Senator Nancy Binay has called for the lifting of the One Health Pass (OHP) for COVID-19 amid mounting complaints from travelers over the inconvenience of the screening system.
Meanwhile, Department of Interior and Local Government (DILG) Secretary Benjamin Abalos Jr. said he tested positive for COVID-19.
Abalos said he is currently at home in isolation and working remotely while strictly following recommended protocols. He has also ordered authorities to conduct the necessary contract tracing.
On the One Health Pass requirement, Binay said this is no longer practical and has become burdensome, particularly for OFWs and balikbayans. The senator said that OFWs have been complaining that the process of verifying the OHP has led to long lines in the country’s airports.
Binay also said when it comes to tourism, “we might be turning away potential guests because of this added bureaucratic layer whose effectiveness isn’t even guaranteed.”
Binay, chair of the Senate committee on tourism said that the Department of Tourism and other agencies should look into simplifying the processes that visitors have to undergo as the tourism industry looks to recover from the pandemic.
She added that besides the risk of data breaches, the OHP has also been the subject of scams, with the government repeatedly issuing warnings against websites demanding payment to issue fake passes.
In a related development, the seven-day COVID-19 positivity rate in the National Capital Region
(NCR) went down to 17.9 percent from the previous 19.1 percent, the independent monitoring OCTA Research Group said Monday.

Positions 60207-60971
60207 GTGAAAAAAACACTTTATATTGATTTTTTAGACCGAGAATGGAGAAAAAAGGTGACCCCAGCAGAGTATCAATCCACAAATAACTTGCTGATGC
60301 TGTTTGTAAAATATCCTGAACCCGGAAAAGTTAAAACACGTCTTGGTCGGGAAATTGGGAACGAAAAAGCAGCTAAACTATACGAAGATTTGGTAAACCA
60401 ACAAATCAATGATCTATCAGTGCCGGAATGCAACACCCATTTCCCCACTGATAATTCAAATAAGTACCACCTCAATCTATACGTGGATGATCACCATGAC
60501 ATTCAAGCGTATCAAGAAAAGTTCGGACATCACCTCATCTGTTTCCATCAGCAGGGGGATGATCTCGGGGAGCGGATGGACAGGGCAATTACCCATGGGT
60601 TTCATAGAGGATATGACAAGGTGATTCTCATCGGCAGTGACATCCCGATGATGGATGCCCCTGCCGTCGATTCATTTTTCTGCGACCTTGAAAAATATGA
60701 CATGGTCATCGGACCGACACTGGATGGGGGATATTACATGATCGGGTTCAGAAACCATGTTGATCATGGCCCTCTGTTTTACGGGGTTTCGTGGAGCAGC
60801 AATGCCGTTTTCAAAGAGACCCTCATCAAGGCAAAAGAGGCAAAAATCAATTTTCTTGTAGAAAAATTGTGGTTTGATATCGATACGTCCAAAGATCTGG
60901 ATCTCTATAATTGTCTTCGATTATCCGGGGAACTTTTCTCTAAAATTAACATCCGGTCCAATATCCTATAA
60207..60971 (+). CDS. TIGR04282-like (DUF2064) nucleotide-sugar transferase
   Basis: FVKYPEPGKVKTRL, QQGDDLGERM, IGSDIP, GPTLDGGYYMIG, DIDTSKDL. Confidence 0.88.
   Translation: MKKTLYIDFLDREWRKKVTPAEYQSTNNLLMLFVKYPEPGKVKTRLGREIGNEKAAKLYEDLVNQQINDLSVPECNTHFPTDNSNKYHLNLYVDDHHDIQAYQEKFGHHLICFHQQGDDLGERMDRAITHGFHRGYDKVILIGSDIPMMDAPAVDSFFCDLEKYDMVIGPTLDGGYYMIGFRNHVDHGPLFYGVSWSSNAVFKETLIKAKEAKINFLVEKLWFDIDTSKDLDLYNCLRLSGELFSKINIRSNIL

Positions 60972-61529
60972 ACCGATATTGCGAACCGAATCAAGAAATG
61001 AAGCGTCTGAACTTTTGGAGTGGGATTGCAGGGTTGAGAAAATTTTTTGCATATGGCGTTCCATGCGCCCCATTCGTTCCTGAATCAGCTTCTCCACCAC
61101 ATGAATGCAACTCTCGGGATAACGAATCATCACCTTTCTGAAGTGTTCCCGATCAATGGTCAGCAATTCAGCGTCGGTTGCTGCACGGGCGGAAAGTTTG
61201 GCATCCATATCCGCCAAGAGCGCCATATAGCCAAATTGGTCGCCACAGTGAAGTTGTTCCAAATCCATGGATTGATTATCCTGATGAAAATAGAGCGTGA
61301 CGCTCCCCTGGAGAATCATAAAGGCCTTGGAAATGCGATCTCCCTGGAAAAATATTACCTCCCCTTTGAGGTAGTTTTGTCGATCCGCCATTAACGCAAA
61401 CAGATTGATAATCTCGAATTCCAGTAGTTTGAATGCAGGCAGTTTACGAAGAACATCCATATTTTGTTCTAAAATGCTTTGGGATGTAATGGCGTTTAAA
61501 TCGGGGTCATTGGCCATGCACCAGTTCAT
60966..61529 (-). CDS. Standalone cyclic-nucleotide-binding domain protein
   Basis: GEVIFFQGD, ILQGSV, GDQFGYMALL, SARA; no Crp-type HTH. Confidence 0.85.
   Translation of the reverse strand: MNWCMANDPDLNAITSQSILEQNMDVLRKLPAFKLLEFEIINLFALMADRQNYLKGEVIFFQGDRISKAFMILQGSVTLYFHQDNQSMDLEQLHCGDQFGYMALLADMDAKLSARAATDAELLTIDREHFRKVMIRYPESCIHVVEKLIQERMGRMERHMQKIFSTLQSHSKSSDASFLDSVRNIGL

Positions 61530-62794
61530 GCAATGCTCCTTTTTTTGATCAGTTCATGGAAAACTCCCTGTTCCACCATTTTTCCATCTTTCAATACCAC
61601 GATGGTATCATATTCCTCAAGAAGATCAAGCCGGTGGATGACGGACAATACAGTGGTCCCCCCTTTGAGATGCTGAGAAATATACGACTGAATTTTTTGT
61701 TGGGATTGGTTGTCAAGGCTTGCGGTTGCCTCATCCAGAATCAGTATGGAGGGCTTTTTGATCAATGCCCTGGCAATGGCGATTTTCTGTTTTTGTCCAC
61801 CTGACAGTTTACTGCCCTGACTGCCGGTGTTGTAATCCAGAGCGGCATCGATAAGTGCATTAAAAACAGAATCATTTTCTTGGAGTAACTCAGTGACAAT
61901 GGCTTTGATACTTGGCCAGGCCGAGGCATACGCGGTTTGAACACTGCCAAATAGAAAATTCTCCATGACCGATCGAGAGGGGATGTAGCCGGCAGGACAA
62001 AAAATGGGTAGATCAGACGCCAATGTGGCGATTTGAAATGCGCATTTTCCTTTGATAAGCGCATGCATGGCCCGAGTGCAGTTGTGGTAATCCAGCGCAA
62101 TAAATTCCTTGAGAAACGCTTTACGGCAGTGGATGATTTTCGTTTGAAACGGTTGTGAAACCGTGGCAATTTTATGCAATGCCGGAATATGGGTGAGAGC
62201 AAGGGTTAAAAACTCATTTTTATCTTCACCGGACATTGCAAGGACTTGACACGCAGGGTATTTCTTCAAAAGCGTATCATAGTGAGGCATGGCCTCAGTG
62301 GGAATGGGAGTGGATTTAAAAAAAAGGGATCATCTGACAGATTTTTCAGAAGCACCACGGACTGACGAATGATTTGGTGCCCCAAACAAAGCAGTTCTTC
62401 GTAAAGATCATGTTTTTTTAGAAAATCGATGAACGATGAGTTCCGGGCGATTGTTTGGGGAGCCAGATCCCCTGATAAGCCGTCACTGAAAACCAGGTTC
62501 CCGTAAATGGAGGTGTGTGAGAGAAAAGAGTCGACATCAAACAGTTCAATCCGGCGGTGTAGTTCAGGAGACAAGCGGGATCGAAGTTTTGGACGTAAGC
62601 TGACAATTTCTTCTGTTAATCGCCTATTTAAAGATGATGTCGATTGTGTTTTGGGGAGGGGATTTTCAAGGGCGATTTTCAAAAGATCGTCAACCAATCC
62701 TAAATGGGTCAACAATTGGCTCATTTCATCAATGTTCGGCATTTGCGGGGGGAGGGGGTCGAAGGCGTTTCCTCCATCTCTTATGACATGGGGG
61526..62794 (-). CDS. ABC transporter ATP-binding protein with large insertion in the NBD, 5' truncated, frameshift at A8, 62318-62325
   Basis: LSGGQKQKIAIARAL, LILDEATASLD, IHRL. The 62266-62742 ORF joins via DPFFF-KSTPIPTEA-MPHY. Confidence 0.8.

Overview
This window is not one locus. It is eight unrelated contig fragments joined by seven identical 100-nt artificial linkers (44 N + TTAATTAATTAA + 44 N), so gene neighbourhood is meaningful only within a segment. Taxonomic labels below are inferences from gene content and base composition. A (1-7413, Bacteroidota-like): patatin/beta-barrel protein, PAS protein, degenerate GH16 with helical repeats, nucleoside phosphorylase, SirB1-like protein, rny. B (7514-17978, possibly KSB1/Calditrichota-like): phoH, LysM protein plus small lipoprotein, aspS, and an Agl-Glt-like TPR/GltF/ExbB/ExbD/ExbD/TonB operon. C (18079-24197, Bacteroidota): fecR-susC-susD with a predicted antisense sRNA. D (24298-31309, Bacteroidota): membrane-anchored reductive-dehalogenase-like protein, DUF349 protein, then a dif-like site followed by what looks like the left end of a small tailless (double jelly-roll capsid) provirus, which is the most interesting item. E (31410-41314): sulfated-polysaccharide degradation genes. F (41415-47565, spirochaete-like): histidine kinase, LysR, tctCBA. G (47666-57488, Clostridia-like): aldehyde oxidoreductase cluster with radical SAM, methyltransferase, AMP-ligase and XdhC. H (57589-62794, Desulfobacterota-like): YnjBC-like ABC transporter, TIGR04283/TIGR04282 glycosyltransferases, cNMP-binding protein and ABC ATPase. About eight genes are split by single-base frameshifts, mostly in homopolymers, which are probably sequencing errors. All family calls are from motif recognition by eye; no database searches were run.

OCTA fellow Dr. Guido David said that NCR’s positivity rate dipped to 17.9 percent on October 8, from its peak of 19.1 percent on October 1. The NCR’s reproduction number also slightly decreased from 1.10 on September 29 to 0.99 on October 6.
The reproduction rate refers to the number of people infected by one case. A reproduction number that is below 1 indicates that the transmission of the virus is slowing down.
Senator Jinggoy Estrada meanwhile said the Senate’s prioritization of the proposed creations of the disease control and virology institutes will set in motion deliberations on the bills that seek to improve the country’s healthcare system and prepare it for future health crises.
Willie Casas, Joel E. Zurbano
The proposed Senate Bill No. 679, or the Philippine Center for Disease Control and Prevention
(CDC) Act, and Senate Bill No. 281, or the Virology Institute of the Philippines (VIP) Act, are part of the chamber’s priority legislation, according to Senate President Juan Miguel Zubiri.
The two bills are gaining support from among the senators, Zubiri said.